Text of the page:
Artistic license comes with Cinderella’s slipper. She always wears pointe shoes, never the slippers. But, suddenly, a silver slipper appears on the stage, and onward the story goes with all the to-do over fitting the slipper.

Prior to the performance, dancers in leading roles were named in an announcement. In the printed program, the company’s dancers are not listed. It’s not that anybody around here would know them, but, still, the dancers deserve credit. From the company site found online, they are listed below.  

***

Source: Folk story from many origins (like Paul Bunyan is)

Creative: Music – Sergei Prokofiev; libretto – Nicolai Volkov; choreography – Rostislav Zakharov; stage version – Elena Radchenko; sets and costumes – Elizaveta Dvorkina; lighting – Marina Borodina.

Company:

Principal dancers

Alexandra Krukova

Nelson Pena

Dmitrii Sitkevich

Alexander Daev

Eldar Sarsembayev

Soloist

Elena Khorosheva

Ensemble

Konstantin Marikin

Milena Stashina

Natalia Ivanova

Nazerke Aimukhametova

Evgeniy Rudakov

Dmitriy Romanov

Galina Romanova

Vladimior Tapkharov

Victoria Krakhmeleva

Anton Baglikov

Elena Galushka

Oleg Pichugin

Alexei Bielan

Julia Bielan

Daria Lednikova

Sophia Antonianc

Sergey Kotov

Julia Stukhonoga

Dmitri Zvonov

Dmitri Vorobei

Valeria Mala

Pavel Evtushenko

Julia Vorobei

Lidia Vasilieva

Tatiana Jakovleva

Pavel Bochkovskiy

Evgeni Ermakov

Alexandra Bykovskaia

Ekaterina Kalinina

Alexander Jakovlev

***

THE VENUE: Thrivent Financial Hall is the main theater of Fox Cities Performing Arts Center on College Avenue in downtown Appleton. The capacity is 2,072. The seating area is in the shape of a horse shoe, with three balconies following the shape. The stage is 60 feet across and 40 feet high. The décor features Veneciano plaster walls with dark-stained cherry wood. In the oval dome ceiling is a 65-foot long chandelier that is reminiscent of the Art Deco era. The design includes ruby inserts in the opaque cream-colored glass. Flowing along the walls up to the chandelier are parallel metal pipes as if of a musical instrument. Flat walls in the front third of the hall are salmon colored, while red pleated theatrical curtains dominate the rest of the side walls. The white acoustic wing over the stage looks like the underside of a sci-fi spacecraft. The lobby area consists of lots of geometrics, glass and, on the ground level, a feeling of openness and spaciousness. The exterior of the gray building features gentle curves. A large glass skylight is reminiscent of a human eye.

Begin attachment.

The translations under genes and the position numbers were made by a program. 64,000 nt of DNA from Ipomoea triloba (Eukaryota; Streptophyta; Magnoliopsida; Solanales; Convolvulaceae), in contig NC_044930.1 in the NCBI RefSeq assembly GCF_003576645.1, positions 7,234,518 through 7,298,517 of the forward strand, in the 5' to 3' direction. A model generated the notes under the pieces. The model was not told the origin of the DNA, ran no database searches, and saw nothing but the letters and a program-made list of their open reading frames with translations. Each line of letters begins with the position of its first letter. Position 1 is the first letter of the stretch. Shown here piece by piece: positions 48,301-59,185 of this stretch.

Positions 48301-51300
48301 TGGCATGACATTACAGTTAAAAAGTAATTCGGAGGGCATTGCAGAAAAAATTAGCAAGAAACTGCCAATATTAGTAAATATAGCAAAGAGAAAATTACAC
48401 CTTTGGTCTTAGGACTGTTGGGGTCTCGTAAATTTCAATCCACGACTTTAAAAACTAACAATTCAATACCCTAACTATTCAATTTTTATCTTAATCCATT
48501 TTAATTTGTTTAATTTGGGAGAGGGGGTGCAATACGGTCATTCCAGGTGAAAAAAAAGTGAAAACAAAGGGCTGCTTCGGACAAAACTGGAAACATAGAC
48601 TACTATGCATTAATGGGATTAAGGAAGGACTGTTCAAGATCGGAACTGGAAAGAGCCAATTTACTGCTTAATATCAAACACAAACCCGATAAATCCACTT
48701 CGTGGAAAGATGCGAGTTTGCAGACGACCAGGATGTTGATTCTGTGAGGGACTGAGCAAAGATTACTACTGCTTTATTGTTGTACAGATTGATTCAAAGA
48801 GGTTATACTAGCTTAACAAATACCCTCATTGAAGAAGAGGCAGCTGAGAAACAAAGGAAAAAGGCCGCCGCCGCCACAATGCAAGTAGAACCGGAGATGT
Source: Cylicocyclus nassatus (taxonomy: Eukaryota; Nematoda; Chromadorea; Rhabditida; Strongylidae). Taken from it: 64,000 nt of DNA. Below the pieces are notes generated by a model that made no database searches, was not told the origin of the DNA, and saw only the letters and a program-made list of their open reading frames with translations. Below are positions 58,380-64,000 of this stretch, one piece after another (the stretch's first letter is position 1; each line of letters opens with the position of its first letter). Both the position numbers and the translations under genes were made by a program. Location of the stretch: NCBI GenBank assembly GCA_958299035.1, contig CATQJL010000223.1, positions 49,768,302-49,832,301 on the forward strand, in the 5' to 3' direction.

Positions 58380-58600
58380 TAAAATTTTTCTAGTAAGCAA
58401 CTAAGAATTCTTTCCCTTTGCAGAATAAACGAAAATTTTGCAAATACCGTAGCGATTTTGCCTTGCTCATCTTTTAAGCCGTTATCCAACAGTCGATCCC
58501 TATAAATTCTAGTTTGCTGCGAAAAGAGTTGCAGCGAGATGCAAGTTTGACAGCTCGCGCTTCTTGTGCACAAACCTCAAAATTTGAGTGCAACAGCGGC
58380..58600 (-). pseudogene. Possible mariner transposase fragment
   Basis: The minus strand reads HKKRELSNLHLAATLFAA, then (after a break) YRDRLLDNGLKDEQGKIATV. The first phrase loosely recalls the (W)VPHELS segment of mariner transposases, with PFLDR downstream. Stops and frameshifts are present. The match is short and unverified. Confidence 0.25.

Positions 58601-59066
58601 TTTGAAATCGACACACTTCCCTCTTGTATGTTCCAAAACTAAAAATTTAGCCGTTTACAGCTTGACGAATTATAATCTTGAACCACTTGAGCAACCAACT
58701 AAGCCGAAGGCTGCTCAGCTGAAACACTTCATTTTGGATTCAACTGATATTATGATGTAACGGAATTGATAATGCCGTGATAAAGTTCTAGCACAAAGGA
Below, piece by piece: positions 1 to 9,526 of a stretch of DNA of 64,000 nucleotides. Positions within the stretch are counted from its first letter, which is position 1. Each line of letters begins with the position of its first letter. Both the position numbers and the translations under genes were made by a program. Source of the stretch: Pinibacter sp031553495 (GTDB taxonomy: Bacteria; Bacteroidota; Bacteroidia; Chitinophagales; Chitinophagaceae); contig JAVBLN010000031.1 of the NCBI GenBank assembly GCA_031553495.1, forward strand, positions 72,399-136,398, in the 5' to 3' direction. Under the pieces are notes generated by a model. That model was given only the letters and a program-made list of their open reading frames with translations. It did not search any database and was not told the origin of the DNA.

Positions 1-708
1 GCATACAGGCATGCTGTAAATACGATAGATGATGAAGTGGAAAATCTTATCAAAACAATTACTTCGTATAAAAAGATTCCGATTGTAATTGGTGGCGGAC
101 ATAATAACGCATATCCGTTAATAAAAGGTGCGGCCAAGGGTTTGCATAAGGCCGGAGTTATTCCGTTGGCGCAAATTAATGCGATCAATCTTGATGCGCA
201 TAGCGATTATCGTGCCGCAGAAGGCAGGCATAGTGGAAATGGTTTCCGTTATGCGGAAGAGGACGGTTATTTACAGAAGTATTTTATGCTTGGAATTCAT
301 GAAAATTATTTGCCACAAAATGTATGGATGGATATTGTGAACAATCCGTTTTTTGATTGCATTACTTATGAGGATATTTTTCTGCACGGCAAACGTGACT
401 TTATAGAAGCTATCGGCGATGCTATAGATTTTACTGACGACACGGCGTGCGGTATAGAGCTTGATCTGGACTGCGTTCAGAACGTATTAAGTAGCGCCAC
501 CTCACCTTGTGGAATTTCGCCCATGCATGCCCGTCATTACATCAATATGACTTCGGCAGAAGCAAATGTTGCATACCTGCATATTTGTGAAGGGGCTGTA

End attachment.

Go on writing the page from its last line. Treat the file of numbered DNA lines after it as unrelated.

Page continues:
THE NAME: Thrivent Financial has roots in a life insurance company that was chartered in 1902 as Aid Association for Lutherans, based in Appleton. The corporate name has been Thrivent since 2002.

Copyright 2020 Nexstar Broadcasting, Inc. All rights reserved. This material may not be published, broadcast, rewritten, or redistributed.